As Republicans feign moving against meat packers Koch driving spikes in fertilizer costs

In red states like South Dakota freedom equals the right to pollute. 

Recall Mandatory Country of Origin Labeling or MCOOL was repealed during the second Obama term to shield American commodities from scrutiny because every ag product, meats both wild and domestic not grown organically in the United States is contaminated with atrazine, neonicotinoids, glyphosate, dicamba, DDT, mercury, lead, cadmium, PFAS, E. coli, Imazalil plus other toxins and pathogens. 

Now Republican candidates risk biting the hands that feed them. Meat packer Cargill has given big bucks to Republican senators like John Thune and Mike Rounds and to South Dakota Governor Kristi Noem. Rounds says he wants a federal investigation into allegations of antitrust violations by packers and for MCOOL to be reinstated.

Former Governor Rounds was elected to the US Senate with cash from the Kochs’ National Federation of Independent Business. The so-called “Americans for Prosperity” is a Koch-soaked dark money group with an agent in Sioux Falls. South Dakota's GOP legislators and candidates enjoy millions in lobbyist benefits from the Kochs and their American Legislative Exchange Council or ALEC.

Koch Industries' relationship with the late Republican Kansas Senator Bob Dole not only helped to delegitimize the issue of oil theft it allowed the company to build an ecoterrorism empire. Charles Koch was a member of the John Birch Society and Koch Industries has given loads of cash to Mike Rounds, Howdy Doody Dusty Johnson and John Thune.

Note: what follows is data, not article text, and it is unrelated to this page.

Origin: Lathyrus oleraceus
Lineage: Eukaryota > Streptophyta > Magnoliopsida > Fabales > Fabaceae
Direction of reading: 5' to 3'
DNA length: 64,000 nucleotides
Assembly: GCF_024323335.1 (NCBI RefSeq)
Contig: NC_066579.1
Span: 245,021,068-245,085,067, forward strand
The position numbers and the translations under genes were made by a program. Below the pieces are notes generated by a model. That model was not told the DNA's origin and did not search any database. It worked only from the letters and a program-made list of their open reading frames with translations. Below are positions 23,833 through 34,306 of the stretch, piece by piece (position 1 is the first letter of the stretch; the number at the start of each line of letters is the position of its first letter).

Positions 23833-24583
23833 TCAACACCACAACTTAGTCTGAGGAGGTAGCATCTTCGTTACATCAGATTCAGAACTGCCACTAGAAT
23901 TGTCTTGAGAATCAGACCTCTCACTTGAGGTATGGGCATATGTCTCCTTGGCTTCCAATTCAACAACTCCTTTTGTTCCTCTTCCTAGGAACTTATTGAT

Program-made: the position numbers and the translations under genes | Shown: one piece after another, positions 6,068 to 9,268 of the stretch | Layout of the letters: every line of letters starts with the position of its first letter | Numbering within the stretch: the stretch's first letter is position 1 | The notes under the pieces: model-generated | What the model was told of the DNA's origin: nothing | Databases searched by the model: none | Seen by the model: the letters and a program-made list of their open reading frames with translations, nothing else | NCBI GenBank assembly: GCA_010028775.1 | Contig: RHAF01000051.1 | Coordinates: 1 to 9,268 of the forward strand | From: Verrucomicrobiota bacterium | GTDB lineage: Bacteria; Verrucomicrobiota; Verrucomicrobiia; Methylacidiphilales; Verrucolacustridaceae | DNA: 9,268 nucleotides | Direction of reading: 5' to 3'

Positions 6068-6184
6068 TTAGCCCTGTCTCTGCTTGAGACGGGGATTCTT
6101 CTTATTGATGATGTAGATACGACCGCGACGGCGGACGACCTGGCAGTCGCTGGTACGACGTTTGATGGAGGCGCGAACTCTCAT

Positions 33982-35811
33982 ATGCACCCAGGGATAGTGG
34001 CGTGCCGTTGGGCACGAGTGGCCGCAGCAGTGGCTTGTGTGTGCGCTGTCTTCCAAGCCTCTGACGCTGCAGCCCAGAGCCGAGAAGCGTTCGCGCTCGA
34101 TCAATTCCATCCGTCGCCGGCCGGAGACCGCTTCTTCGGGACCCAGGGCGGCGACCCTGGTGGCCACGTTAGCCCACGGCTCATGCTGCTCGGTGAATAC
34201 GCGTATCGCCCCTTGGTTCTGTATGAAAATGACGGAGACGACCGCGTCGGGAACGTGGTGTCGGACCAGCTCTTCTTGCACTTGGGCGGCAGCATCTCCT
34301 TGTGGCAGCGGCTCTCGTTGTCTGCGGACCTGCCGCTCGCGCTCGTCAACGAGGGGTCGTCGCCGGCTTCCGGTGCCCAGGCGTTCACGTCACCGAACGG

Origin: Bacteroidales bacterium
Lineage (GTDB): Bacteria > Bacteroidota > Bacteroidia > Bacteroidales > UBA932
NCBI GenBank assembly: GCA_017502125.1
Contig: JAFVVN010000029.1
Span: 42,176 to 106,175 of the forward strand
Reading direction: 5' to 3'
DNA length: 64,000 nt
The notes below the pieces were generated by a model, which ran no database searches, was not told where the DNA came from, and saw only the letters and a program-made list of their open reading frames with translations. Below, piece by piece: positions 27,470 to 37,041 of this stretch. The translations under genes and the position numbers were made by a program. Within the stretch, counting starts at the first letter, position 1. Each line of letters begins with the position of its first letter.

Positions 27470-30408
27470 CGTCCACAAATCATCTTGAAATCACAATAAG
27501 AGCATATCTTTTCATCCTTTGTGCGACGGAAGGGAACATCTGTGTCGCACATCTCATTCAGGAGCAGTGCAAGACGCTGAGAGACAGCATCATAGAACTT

Today Koch is one of four corporations that control the production and sale of nitrogen-based fertilizer in the US. The others are Yara-USA, CF Industries and Nutrien so the Family Farm Action Alliance, a 501c3 non-profit group has asked the Department of Justice to investigate the reasons behind the avaricious rises in fertilizer prices

The United States gets much of its nitrogen fertilizer from Belarus through the Persian Gulf but a Trump era tariff and Hurricane Ida in the Gulf of Mexico slowed the movement of product to markets up and down the Mississippi River. Nitrogen fertilizer is normally applied to subsidized corn then ends right back up in the Gulf of Mexico where it kills whole ecosystems.
Ammonia prices have skyrocketed in the Midwest, with Koch announcing new levels as high as $1,100 per short ton (t) free-on-board (FOB) at its Corn Belt terminals and plants -- a near two-fold increase on prices of $650 to $680 in the Midwest seen at the end September. CF and other producers and sellers in the region followed Koch, with CF setting a new price in the Northern Plains and Iowa of $1,200/t FOB for overpull delivery volumes. [Global, Domestic Fertilizer Prices Continue to Rise]
Learn how the Republican Party has become the John Birch Society linked here.

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